Nov. 9, 2011, Fairfax, VA—Americans for Limited Government President Bill Wilson today in a letter urged House Republicans to reject any tax increase deal that may come from the so-called congressional Supercommittee.

"The American people are deeply concerned that a gargantuan tax increase will be included in that proposal," Wilson wrote. 

He is encouraging members to sign a Republican Study Committee letter against more taxes so that "members of the Joint Select Committee understand that any tax increase will be dead on arrival in the House of Representatives."

"We don't have a problem that we tax too little, we have a problem that we spend too much," Wilson wrote, noting that since 2007, spending has increased $1.043 trillion, but that revenues had only dropped $393 billion "[w]ith tax rates essentially the same," accounting for an aggregate $1.436 trillion increase in the deficit since then.

"That means 72.6 percent of the problem is too much spending, and at least 72.6 percent of the solution must be dramatic spending reductions. The other 27.4 percent of the solution then must entail economic growth, job creation and encouraging investment here in America," he wrote.


Letter to House Republicans, Americans for Limited Government President Bill Wilson, Nov. 7, 2011 at 11-7-11.pdf .


Statement of NHDP Chair Ray Buckley on Florida Republican's Disregard for Primary Calendar 

Concord, NH - New Hampshire Democratic Party Chair Ray Buckley released the following statement on the Florida Republicans' decision to shift their primary date in violation of the approved calendar and force New Hampshire's first in the nation primary closer to the holiday season.

"It is appalling that Republican leaders in some states are not planning to adhere to the agreed upon calendar for the presidential contest. Unfortunately New Hampshire Republican Party Chairs Jack Kimball and Wayne McDonald, Senator Kelly Ayotte, and Congressmen Bass and Guinta have remained silent for months while their Republican colleagues in other states have been forcing our New Hampshire primary closer and closer to the winter holidays.  Now, New Hampshire voters will undoubtedly be hounded by Republican presidential wannabes as they try to spend time with their families this winter."


NHDP - First In The Nation News 8/29/2011

Who's Here


Wed., August 31:



Thurs., September 1:



Friday, September 2:



Sat., September 3:



NHDP Video
Romney: Out of Touch

Romney: Out of Touch

Tweet of the Week
@JoshuaLyman: I am starting a pool: first candidate to tour flood damage in Hartsfield's Landing? #fitn #irene

This Week's NH #FITN News & Headlines


Concord Monitor: Party activists prod Romney
Boston Globe: Romney greeted by 10 protesters in N.H.
Fosters: Romney: Tea Party would support my candidacy 
Union Leader editorial: The 10th Amendment: Romney's weak argument 
Union Leader: Joe McQuaid's Publisher Notes [on Romney] 
Concord Monitor columnist: Don't you feel sorry for Mitt?
Union Leader (via McClatchy): Can Perry's blue-collar background overcome his Texas roots in NH? 
Fosters editorial: Rick Perry: A work in progress
Concord Monitor: Perry has a way with words
Valley News editorial: The 'Miracle' Worker But Is He Electable?
Union Leader (via Politico): Perry woos K Street and Wall Street
Citizen: Presidential candidate Ron Paul outlines platform 
Concord Monitor: Gingrich: Blame 'snob' effect 
Concord Monitor: Fred Karger makes appearance at Friendly Kitchen fundraiser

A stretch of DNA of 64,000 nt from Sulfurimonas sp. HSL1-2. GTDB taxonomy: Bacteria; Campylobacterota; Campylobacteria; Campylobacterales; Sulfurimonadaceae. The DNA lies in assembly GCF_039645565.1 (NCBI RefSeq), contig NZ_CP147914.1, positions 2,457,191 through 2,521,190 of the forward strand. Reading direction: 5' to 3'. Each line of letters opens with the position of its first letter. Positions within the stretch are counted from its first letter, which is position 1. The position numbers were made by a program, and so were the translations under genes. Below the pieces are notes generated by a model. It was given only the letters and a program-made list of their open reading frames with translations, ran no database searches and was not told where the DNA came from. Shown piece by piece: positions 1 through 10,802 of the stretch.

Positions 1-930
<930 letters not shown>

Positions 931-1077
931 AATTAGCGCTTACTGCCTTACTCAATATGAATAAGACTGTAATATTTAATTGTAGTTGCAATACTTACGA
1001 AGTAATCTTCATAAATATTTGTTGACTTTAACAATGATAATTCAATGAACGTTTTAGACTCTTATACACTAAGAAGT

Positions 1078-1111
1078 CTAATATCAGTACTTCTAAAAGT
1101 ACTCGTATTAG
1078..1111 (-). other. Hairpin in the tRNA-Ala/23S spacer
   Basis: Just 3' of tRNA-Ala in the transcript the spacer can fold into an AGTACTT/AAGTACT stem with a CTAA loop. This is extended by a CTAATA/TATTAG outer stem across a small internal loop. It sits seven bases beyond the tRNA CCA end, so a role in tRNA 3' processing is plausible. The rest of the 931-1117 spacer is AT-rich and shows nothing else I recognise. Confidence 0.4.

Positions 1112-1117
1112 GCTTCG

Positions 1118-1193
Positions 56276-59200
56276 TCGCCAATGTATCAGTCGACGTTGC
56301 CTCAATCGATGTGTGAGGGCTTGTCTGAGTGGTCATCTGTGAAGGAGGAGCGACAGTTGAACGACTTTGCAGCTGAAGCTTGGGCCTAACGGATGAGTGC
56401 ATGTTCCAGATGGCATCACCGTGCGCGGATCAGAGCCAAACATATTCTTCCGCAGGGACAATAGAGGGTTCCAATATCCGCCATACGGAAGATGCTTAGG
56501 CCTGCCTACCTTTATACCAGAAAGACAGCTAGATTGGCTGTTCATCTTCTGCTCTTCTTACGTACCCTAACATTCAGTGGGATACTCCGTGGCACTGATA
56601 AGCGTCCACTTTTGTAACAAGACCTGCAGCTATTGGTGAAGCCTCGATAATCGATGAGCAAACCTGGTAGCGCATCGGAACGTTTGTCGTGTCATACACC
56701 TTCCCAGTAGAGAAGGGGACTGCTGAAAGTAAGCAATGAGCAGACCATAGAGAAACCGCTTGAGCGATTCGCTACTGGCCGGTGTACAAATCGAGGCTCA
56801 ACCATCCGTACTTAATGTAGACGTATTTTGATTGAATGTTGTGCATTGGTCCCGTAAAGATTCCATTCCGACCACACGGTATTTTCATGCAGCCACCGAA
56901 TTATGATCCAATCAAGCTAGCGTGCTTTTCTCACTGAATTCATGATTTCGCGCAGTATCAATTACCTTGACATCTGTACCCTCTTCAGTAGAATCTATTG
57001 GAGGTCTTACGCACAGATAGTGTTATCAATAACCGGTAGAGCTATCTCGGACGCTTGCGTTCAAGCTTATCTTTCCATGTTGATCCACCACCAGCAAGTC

Concord Monitor: Johnson mingles in Concord
Concord Monitor: Who's bleeping mad about the next debate? [Roemer] 
Union Leader (via Politico): GOP candidates duck and cover on Libya

Eagle Tribune: T-shirts, datebooks and more from the GOP trail

State News & Views


Concord Monitor editorial: Extend the payroll tax to create jobs
Union LeaderGOP Chair Kimball says he will not resign   

Union Leader: Lamontagne indicates he'll soon announce run for governor   

Concord Monitor: Budget cuts threaten funds for needy

Keene Sentinel: Local students feel the tuition squeeze

NHPR: Shaheen visits Afghanistan 

Fosters editorial: "Voters have a right to know - and a need to know - who is financing political campaigns. Such information can be very telling."

Keene Sentinel editorial: Jack Kimball isn't the only thing Granite State Republicans have to worry about

Keene Sentinel: Bass gets earful at Nashua event






Sen. Reid Capitulates on FAA Shutdown

FAA Shutdown to End with Deal, Harry Reid Says


Scott Wong and Joseph Williams

August 4, 2011

Senate Majority Leader Harry Reid said Thursday that House and Senate leaders have brokered a “bipartisan compromise” over Federal Aviation Administration reauthorization, ending — if only temporarily — a two-week standoff that had sidelined 74,000 federal employees and airport construction workers and cost the government tens of millions of dollars in uncollected airline ticket surcharges.

“This agreement does not resolve the important differences that still remain,” Reid said in a statement announcing the deal. “But I believe we should keep Americans working while Congress settles its differences, and this agreement will do exactly that.”

Under the arrangement, the Democratic-controlled Senate will pass by unanimous consent a bill that the Republican House passed months ago that temporarily allows the FAA to conduct its business and slashes $16 million from the budget for subsidies paid to rural airports. Transportation Secretary Ray LaHood will then use his authority to waive the subsidy reduction.

The subsidy cuts had been approved by the House in July but had become a sticking point for Senate Democrats, who saw them as a Republican tactic in service of a larger goal: forcing Democrats to accept anti-union language that had been included in a long-term FAA reauthorization bill the House had approved weeks ago.The language strips away a National Mediation Board ruling that makes it easier to organize airline industry employees

“This is a tremendous victory for American workers everywhere,” LaHood said in a statement. From construction workers to our FAA employees, they will have the security of knowing they are going to go back to work and get a paycheck - and that’s what we’ve been fighting for. We have the best aviation system in the world and we intend to keep it that way.”